Google has recently made available a new service that let’s you very easily see what data they have about you, your viewing habits, your devices, and even your location history. All of this information is in one central viewing area now, called MyActivity, and can be found for your account at: https://myactivity.google.com
This page is unique made based on the account that you login with, and is completely privately generated so that only you have access to it (you cannot query for another user’s information). Right on the front page you will find a surprising amount of information, to include what you searched for and at what time (for any day), ads you may have clicked on, website you visited, Youtube videos you’ve watched, news articles you read, and much more. By default it shows this information chronologically, starting with today, and you can filter the data (or even perform searches through it!) to see if something in particular may be present.
If you click the menu icon, there is a link for “Other Google Activity” as well, which contains even more information about your account. This includes information from your phone, such as contacts, apps, and other data, as well information gained from your phone’s GPS. This is perhaps the most amazing collection of data I found, and the most scary. By visiting the “Location History” section, it will present to you a map of everywhere that Google knows you have been, and is quite accurate. I was surprised that it knew about some of these locations, as they were either from a very long time ago or I thought my GPS feature was turned off.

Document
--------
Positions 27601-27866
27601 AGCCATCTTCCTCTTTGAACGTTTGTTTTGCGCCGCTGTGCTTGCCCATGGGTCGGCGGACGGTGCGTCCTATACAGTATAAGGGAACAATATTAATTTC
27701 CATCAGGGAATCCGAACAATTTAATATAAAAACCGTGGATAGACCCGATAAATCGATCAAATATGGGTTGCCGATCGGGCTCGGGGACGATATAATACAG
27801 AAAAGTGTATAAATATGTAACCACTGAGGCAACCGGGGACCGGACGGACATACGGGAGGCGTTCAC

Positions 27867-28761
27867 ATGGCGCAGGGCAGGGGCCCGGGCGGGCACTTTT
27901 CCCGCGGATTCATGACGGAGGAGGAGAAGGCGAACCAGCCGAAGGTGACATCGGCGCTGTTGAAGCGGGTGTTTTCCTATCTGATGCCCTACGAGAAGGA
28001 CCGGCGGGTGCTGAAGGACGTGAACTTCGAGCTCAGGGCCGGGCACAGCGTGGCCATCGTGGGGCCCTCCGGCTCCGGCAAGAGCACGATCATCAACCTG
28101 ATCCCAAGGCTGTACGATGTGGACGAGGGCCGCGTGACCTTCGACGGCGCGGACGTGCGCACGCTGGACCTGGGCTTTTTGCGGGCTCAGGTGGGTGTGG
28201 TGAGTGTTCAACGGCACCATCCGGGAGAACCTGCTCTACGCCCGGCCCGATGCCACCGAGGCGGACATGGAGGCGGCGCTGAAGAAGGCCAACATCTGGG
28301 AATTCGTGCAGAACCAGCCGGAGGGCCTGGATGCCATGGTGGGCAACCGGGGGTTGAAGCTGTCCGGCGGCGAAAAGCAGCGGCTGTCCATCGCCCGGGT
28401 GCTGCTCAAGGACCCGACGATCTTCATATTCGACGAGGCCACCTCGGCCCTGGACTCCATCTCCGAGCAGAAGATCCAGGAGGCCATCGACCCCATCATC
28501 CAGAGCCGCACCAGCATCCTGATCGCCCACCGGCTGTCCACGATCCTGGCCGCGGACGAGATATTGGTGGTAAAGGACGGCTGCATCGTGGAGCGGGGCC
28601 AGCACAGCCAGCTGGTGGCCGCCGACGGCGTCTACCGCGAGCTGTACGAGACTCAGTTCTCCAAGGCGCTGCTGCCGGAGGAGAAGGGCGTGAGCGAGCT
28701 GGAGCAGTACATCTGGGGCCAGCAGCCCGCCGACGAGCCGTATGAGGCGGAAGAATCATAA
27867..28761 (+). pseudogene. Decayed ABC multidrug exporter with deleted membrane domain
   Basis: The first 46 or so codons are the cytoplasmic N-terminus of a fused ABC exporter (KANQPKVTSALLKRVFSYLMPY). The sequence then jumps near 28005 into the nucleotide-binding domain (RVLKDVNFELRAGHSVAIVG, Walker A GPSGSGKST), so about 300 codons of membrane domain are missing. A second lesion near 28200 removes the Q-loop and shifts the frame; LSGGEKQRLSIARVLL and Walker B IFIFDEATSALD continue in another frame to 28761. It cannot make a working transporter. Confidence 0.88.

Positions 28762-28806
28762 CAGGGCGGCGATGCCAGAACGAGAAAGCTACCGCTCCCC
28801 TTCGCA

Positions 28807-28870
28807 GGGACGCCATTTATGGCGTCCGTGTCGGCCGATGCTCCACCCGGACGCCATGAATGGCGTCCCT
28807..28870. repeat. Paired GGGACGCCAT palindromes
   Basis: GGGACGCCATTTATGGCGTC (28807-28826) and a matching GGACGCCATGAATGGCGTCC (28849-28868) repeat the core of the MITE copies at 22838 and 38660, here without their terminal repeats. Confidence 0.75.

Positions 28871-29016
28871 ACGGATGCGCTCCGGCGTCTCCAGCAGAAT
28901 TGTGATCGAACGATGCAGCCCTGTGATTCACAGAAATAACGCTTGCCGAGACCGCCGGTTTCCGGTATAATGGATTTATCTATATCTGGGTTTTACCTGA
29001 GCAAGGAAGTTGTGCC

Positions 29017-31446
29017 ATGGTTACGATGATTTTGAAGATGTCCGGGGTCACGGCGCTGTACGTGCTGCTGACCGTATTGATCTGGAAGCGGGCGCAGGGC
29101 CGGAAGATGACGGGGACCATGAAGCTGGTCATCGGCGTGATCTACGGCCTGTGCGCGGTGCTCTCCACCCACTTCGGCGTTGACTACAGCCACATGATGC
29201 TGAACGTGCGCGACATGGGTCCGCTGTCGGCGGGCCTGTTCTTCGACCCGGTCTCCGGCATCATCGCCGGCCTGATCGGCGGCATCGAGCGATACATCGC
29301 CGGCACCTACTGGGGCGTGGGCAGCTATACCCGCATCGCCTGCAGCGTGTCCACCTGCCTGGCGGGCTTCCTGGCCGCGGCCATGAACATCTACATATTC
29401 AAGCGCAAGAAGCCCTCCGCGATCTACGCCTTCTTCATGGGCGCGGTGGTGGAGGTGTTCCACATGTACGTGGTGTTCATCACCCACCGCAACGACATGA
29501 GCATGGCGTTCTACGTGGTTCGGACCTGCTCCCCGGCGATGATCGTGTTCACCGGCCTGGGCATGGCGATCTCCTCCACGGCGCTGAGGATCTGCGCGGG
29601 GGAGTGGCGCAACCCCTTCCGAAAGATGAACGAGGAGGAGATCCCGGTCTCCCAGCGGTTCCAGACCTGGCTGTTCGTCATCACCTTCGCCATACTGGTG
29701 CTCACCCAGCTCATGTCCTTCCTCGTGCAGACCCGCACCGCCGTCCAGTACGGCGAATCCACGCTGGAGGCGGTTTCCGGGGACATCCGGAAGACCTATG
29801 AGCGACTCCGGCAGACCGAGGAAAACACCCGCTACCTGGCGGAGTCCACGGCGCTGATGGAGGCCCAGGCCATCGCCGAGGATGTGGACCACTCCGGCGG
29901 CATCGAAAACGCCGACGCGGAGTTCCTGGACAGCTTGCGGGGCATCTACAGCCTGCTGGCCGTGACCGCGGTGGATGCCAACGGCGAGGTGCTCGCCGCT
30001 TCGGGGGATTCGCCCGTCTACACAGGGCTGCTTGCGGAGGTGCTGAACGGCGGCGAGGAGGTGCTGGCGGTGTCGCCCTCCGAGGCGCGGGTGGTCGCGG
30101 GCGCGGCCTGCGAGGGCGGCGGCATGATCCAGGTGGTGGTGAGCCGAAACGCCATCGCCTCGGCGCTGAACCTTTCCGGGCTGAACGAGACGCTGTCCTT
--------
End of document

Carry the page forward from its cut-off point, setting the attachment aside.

Even more interesting, though, is the Timeline feature of the location history. You can pick any day (e.g. January 11, 2016) and see a detailed description of where you went and at what times. Google nicely plotted out a map for me of my trip from home to work at precisely 7:36am, along with where I went for lunch from 11:55am-12:28pm, and my return trip from work to home at 5:15pm. On other days, it plotted out my entire errand runs, even pointing out and naming what stores I stopped at along the way. Yet another day, it plotted out my trip across the country I took, even specifically pointing out which Dunkin Donuts I stopped at, and which rest stops I detoured to, with exact times.
With all of this said, Google is providing this to us not just to scare us into realizing how much they know about our daily lives, but to also delete it if we so choose. With each page, you have the option of telling Google to “forget” that specific instance, that specific day, week, month, or even just forget everything about you completely and start fresh. The latter option may impact your browsing experience, but the option is available to you now with the click of a button, and that is an important thing to know.